Efficiency isn’t a word typically associated with hot rods, but when the GM Performance Parts E-ROD 1955 Chevrolet Bel Air hit the road for this summer’s Hot Rod Power Tour, it delivered an average of 23 mpg on the drive from Florida to Michigan.
That was with a 430-hp LS3 V-8 under the hood and emissions performance comparable to a new Camaro SS, according to a press release.
Behind this classic cruiser’s balanced performance was the GMPP-engineered E-ROD crate engine system, which features emissions equipment designed to make it compliant with increasingly stringent emissions laws. In fact, the E-ROD LS3 in the ’55 carries Executive Order (EO) number D-126-30 from California Air Resources Board (CARB), making it legal for installation in pre-OBD II (1996-and-earlier) vehicles in that state.
It also delivers on the expectations of a new generation of hot rodders and custom car builders, where greater fuel economy and lower emissions play more important roles in their projects, the release added.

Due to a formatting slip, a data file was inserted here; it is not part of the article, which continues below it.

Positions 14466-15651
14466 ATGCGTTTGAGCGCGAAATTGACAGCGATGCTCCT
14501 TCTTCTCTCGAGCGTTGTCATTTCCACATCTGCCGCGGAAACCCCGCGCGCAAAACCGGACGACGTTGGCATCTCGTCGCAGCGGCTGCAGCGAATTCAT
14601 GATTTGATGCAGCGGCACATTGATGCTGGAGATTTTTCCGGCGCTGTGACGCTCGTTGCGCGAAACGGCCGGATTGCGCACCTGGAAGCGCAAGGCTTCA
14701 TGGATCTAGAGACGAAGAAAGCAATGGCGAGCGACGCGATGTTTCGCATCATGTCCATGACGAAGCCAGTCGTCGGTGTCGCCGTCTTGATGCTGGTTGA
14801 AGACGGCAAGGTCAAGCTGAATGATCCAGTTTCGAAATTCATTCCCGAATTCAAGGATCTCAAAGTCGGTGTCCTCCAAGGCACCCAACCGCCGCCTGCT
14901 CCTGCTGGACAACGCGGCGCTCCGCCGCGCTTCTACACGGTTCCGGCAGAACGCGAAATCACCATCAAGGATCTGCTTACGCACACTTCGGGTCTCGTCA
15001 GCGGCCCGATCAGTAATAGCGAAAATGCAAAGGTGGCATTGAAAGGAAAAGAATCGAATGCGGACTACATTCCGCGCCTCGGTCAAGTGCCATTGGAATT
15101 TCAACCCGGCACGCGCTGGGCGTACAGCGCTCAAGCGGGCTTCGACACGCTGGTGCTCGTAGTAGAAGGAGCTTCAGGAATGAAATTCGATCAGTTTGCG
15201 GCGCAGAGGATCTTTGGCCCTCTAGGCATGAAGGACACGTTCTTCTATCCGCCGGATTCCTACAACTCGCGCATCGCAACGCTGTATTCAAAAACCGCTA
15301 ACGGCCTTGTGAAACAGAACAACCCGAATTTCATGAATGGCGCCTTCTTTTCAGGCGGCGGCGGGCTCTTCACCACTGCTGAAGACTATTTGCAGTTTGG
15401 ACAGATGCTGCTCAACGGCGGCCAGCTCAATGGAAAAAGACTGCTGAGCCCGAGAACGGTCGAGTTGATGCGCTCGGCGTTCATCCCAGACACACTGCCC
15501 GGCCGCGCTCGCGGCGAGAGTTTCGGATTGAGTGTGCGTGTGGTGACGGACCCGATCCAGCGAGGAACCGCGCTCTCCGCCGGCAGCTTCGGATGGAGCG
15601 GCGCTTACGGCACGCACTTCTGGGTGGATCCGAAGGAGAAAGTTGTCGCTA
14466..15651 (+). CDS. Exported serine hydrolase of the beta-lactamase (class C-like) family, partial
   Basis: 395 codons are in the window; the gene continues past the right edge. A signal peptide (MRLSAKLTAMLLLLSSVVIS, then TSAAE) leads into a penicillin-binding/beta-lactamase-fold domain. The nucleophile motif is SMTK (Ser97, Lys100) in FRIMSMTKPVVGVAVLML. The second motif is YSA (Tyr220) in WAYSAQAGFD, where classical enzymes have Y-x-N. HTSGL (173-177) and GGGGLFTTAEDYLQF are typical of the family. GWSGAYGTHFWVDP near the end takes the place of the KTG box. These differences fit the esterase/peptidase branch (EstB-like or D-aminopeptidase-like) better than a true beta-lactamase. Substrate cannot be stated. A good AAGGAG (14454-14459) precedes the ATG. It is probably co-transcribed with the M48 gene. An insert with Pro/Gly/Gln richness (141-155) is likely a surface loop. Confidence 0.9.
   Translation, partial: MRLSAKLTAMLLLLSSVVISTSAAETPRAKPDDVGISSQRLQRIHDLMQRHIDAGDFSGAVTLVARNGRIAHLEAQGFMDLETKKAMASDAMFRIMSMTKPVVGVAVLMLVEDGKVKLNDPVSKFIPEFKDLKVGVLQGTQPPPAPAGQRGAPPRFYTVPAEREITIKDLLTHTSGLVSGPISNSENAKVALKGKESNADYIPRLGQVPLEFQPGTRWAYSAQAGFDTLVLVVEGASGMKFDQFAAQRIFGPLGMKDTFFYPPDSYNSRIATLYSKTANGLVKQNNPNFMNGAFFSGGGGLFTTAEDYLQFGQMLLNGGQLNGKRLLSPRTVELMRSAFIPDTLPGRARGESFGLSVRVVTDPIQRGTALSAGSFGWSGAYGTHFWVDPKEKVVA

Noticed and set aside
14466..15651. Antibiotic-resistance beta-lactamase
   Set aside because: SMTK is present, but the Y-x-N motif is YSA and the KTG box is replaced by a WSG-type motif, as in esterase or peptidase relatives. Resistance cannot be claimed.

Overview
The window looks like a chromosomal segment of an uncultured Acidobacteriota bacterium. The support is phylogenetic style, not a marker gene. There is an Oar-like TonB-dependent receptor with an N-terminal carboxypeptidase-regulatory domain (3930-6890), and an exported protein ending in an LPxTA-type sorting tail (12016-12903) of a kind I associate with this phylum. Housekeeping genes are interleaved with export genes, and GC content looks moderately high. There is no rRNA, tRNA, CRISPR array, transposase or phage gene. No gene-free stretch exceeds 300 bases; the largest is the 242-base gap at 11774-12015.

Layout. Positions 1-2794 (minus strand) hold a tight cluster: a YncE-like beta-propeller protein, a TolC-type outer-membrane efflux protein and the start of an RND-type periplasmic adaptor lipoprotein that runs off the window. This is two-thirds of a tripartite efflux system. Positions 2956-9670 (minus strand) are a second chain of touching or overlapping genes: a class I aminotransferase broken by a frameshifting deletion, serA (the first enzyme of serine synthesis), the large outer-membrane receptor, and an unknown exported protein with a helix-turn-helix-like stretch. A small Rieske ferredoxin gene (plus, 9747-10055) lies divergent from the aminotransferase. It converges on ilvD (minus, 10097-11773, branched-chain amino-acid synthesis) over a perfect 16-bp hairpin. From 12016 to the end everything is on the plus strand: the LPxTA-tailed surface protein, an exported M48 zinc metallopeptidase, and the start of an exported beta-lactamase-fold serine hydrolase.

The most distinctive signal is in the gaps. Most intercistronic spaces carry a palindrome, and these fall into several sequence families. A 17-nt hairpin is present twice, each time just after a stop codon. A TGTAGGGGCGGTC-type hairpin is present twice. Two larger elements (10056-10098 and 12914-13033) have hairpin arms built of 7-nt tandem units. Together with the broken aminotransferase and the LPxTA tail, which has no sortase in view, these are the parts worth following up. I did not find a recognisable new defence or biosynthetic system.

“The world of hot rodding is changing, and GMPP is leading the way with engine systems and supporting components that enable enthusiasts to build a car that complies with the law, satisfies their desire for a cleaner hot rod and doesn’t sacrifice the performance they want,” said Dr. Jamie Meyer, product integration manager for GM Performance Parts. “With fuel prices not showing any signs of retreating, greater fuel economy is definitely a welcome benefit, too.”
Fresh off the Power Tour, the E-ROD Bel Air was shown at the GM Performance Parts display at the Barrett-Jackson Orange County summer auction. It was joined by the Lingenfelter E-ROD 1955 Chevy pickup, which is powered by the new E-ROD 5.3-liter. A CARB EO number is expected for the E-ROD 5.3 this summer.
Both vehicles feature the GMPP 4L65-E electronically controlled automatic transmission and new GMPP Supermatic transmission controller, which enables a simple plug-in installation to match the plug-in features of the E-ROD engine control system.
GMPP engineers are working with CARB for approval to allow E-ROD engines to be installed in “special construction” vehicles. They would include vehicles with new bodies that come with new vehicle identification numbers, such as the Lingenfelter E-ROD ’55 truck, which features a Dynacorn reproduction body and the chassis of a late-model TrailBlazer SS.